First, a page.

A move that has seemed inevitable for weeks was made official yesterday morning as the 46-year-old fans’ favourite stepped up from his caretaker role into a permanent post.
Solskjaer has been rewarded with a three-year deal after bringing smiles and a swagger back to a United side that had been toiling under divisive former manager Jose Mourinho.
A remarkable run of 14 wins from 19 games has resulted in the feelgood factor returning to Old Trafford and the club back in top-four contention after being 11 points off the pace when the Portuguese was sacked 100 days ago.
“I’m just going to be myself as I’ve always been,” 1999 treble hero Solskjaer said at his unveiling.
“I know the expectations of the club, the traditions of the club, the history we’ve got.
“Of course, I want to be successful, of course I want to lift trophies, but I can’t wait to get on to the job, on to the challenge of improving this great bunch of players because it’s a squad full of potential.
“I worked with them – or we have as a staff – for three months and the improvement is there to be seen. We know there’s so much more to come from them, we can see so much more improvement. We see them every single day in training, the attitude has been fantastic but we know we’ve got a way to go.
“But lifting a trophy, I am sure, will be a success.”
The jaw-dropping Champions League win at Paris St Germain even keeps hopes of a trophy alive this season.
“We’ve got a chance – of course we have,” Solskjaer said as the quarter-final against Barcelona looms large. “It’s going to be a tough one, a mountain to climb, but we’ve climbed a few mountains before.”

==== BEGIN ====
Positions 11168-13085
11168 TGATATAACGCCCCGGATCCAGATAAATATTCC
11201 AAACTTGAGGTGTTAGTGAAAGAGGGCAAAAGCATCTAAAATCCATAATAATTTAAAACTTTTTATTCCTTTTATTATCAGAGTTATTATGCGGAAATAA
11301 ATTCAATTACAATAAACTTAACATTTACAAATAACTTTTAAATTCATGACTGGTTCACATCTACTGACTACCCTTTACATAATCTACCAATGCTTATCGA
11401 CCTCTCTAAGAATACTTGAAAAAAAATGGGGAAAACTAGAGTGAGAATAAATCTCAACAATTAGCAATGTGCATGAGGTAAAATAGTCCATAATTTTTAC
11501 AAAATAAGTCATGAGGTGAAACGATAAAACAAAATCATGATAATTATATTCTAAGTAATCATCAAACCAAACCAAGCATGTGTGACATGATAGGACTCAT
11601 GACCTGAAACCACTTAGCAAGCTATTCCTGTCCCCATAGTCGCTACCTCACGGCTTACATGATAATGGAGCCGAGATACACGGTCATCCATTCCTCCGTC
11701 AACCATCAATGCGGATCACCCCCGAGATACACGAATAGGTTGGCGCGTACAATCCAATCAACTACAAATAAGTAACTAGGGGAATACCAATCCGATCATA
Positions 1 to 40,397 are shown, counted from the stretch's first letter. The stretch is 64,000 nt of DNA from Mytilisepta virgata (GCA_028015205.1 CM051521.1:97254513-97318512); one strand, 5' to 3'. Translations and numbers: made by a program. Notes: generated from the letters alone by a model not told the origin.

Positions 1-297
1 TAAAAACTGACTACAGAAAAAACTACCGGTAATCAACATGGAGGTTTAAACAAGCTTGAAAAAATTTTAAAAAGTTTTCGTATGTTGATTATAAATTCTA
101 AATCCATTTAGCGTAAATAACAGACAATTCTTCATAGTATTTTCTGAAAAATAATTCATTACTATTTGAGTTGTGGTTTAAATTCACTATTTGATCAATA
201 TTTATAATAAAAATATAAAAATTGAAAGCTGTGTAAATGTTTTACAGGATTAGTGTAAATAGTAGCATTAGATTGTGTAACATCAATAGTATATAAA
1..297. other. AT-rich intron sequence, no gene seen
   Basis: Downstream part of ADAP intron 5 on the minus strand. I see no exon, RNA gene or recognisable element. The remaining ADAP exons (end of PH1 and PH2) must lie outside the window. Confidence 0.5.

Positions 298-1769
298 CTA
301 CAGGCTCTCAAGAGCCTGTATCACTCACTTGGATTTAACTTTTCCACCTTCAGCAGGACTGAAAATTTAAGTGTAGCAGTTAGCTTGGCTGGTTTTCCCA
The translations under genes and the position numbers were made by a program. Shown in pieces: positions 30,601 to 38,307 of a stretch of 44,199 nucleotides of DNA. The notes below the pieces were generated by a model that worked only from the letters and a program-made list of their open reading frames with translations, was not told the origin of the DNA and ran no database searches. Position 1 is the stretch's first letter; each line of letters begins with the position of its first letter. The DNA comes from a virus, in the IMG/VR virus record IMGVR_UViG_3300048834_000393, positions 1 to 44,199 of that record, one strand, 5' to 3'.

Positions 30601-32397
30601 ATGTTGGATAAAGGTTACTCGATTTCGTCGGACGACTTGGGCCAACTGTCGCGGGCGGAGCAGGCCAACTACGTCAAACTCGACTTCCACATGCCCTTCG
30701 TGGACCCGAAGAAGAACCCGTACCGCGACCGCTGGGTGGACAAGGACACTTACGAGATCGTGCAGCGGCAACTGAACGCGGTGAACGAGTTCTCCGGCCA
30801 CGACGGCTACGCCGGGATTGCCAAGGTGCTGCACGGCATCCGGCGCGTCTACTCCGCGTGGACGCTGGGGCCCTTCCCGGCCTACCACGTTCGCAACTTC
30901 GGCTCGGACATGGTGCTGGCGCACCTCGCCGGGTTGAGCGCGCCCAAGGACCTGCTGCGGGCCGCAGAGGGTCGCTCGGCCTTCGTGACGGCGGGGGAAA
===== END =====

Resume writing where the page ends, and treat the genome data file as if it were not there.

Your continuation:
Solskjaer was typically cheery throughout a packed press conference at Old Trafford but struck a more authoritative tone when addressing the media.
The Norwegian, who knows United as well as anyone after representing the club 366 times and coaching the reserve team, struck the right tone between short-term success and long-term requirements.
“To lift the Premier League trophy again is what we expect, what we’re used to, what we have done so many times,” said Solskjaer, whose former club Molde are understood to have received compensation as a goodwill gesture.
“We can’t wait for too many years, but we have to take it step by step. It’s not like it’s going to happen overnight, catching 15, 16, 17 points or whatever we are behind the top teams now.”
Solskjaer has discussed summer transfer plans with executive vice-chairman Ed Woodward and hopes to have signings in place before pre-season gets underway with a July trip to Australia.
Furthermore, he has opened the exit door to anyone who is not ready to fight each and every game for United.
“Players who get complacent never last at this club anyway,” he said. “Managers… I’m the same. I can’t rest on ‘Well, I’ve got a job’. That’s not me. We’re looking forward, we’ve got to work harder.
“I’ve got some targets. I would want a Man United team that’s one of the hardest-working teams in the league, the fittest teams in the league and that will then bring results.
“I think the players know my expectations on the future.”
For now, though, Solskjaer can enjoy the fruits of the last three months’ labour.
Sir Alex Ferguson was one of the first people he spoke to after being approached about the full-time role, while he intends to keep the same backroom team together as assistant Mike Phelan speaks to the club.
Optimism and positivity were palpable throughout his unveiling, with the excitement clear ahead of his first permanent match in charge – a Premier League clash against Watford on Saturday.
Asked if he could believe he would be in this position three months ago, Solskjaer said: “Of course, because it is happening. I’ve dreamt about it and maybe visualised it myself, as I did as a player.
“We’ve had three months and now we’re here permanent.
“The players have responded fantastically to us coming in and we’re just looking forward to working together, to improve the players and the club.”